As online entrepreneurs, we sit down every day to work in front of what I not-so-affectionately call a “Distraction Box.”
When else in human history have we been expected to do productive work by using the exact same device that also provides entertainment, connection with loved ones, and irresistible distractions at every turn?
Give yourself a break: it’s not easy! For any of us — me included.
But I’m here to report that:
Productive days and weeks are possible — even when your productive work happens on a “Distraction Box.”
With just a handful of simple new habits, you can stop procrastination in its tracks without needing to sign up for a new course or read a new book.
(That’s what “learning” often is — a noble pursuit that is procrastination in disguise. More on this later.)
The result from adopting these new productive habits?
You’ll find yourself hitting those elusive goals.
Each success will boost your confidence and your “distraction resistance” muscle will grow stronger.
Overwhelm seems to be a common side effect of building your brand and growing your business.
But you can’t live in a prolonged state of overflowing to-do lists. When there are too many things on your plate for too long, things start to fall off. The finish line for your goals floats farther and farther away.
That’s no bueno.
Don’t fret. There is something you can implement that will add some calm to your chaos, and give you more time to work on the priority tasks on your list.
You just have to be diligent about adding it to your business’ toolkit.
The simple tools that can transform your business
I recently chatted with Kate Erickson of Entrepreneur on Fire, a multi-million dollar business built around the hit podcast of the same name.
Kate and her partner, John Lee Dumas run a very lean business. Here’s Kate explaining the linchpin that’s helped fuel their rapid business growth.
Systems and processes are indispensable when it comes to growing your business.
Before we go any further, let’s make sure we’re all on the same page with what these two essential elements are:
A system is a set of connected parts which form a complex whole. Think content creation systems, sales systems, or accounting systems.
A process is a series of actions or steps taken to achieve a particular end. A process is a component of a system. For your business, you could have a process for writing proposals, hiring new team members, or even writing blog posts.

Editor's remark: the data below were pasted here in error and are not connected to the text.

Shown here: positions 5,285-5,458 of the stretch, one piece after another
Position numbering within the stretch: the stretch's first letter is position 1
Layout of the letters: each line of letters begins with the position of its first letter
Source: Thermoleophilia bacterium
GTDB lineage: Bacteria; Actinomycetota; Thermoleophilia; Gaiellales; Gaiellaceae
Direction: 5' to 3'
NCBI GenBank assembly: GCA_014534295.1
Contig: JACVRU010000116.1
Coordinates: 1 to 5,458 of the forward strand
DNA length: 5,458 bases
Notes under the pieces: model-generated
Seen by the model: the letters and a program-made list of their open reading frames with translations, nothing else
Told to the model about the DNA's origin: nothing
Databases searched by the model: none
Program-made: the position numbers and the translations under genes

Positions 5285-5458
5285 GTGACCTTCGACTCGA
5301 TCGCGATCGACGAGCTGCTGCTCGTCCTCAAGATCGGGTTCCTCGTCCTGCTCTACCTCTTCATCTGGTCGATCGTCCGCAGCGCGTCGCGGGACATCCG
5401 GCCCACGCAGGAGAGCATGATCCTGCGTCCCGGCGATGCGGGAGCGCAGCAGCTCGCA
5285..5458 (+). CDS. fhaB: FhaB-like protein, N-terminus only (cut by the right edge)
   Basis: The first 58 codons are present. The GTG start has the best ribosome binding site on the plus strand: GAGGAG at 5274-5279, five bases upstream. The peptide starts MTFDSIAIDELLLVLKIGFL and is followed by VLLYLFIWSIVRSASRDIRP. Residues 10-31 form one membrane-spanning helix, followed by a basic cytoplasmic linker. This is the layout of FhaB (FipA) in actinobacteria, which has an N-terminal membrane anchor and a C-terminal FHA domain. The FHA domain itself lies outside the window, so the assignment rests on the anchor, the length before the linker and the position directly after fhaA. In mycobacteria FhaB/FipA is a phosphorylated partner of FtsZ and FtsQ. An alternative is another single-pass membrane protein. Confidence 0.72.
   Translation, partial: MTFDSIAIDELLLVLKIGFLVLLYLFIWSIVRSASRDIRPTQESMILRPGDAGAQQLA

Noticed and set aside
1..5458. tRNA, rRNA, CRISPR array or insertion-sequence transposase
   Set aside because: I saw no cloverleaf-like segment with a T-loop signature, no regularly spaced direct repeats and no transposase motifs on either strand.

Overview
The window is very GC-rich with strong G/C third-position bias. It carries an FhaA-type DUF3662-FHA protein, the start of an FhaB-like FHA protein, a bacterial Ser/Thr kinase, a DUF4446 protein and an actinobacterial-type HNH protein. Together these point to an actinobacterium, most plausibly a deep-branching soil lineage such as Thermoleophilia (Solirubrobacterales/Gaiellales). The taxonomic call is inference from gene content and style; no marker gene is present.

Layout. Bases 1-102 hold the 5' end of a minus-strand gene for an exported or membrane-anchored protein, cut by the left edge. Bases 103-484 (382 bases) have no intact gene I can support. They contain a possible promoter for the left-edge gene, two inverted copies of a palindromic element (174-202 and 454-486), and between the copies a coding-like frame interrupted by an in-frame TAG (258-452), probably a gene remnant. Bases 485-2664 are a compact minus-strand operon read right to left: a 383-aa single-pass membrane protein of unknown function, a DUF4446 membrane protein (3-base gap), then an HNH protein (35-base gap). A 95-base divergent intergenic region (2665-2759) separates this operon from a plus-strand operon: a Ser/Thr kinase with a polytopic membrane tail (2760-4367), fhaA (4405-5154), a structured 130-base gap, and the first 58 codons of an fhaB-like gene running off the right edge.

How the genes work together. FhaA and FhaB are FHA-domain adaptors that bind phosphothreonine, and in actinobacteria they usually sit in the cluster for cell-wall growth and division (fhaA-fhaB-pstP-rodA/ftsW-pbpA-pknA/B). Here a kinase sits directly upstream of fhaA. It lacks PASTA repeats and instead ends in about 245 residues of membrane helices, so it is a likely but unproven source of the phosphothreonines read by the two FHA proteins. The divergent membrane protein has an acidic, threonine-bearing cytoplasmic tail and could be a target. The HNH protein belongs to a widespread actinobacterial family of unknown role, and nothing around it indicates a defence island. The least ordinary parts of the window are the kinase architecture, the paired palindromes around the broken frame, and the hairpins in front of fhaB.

Two coveted benefits of these essential tools
Most people know that utilizing systems and processes could improve the way their business works. But they aren’t always able to see the full benefits.
So let’s look at two important perks that will come from adding these elements to your business.
Increased effectiveness: You’re human. You make mistakes. And when you’re moving at lightning speed to get everything done, it’s easy to miss a step here and there when it comes to finishing your projects.
Using a process helps minimize the mistakes. In one study, hospitals in Michigan used a simple checklist to cut its intensive care unit infection (ICU) rate to zero — results that outperformed more than ninety percent of ICUs across the country.
Within eighteen months, the use of checklists saved Michigan hospitals more than $175 million, and more than fifteen hundred lives.
Now if the stakes in your business aren’t quite as high as they are in hospitals, don’t worry. Following processes can still have a big impact on your performance.
Here’s Kate again, talking about how they’ve impacted the way she works:
Processes help you perform better. They improve your results.
Increased efficiency: Wouldn’t you like to get better outcomes with less effort? That’s what processes do.
They keep you from having to recreate the wheel every time you do something. They cut out unnecessary steps for completing a task.
For my podcast, I got much more efficient with scheduling interviews by automating the process.
So instead of having to send all the back-and-forth emails to find a time that works well, I simply send the guest a link to my automated scheduler. It has all my available time slots, because it is synced with my calendar.
Then the guest finds a time that works for her, and boom — we’re done. What used to take several emails, and a little bit of frustration is now made simple for all involved.
Processes save you time. And you can use that time to focus on other important activities to grow your business.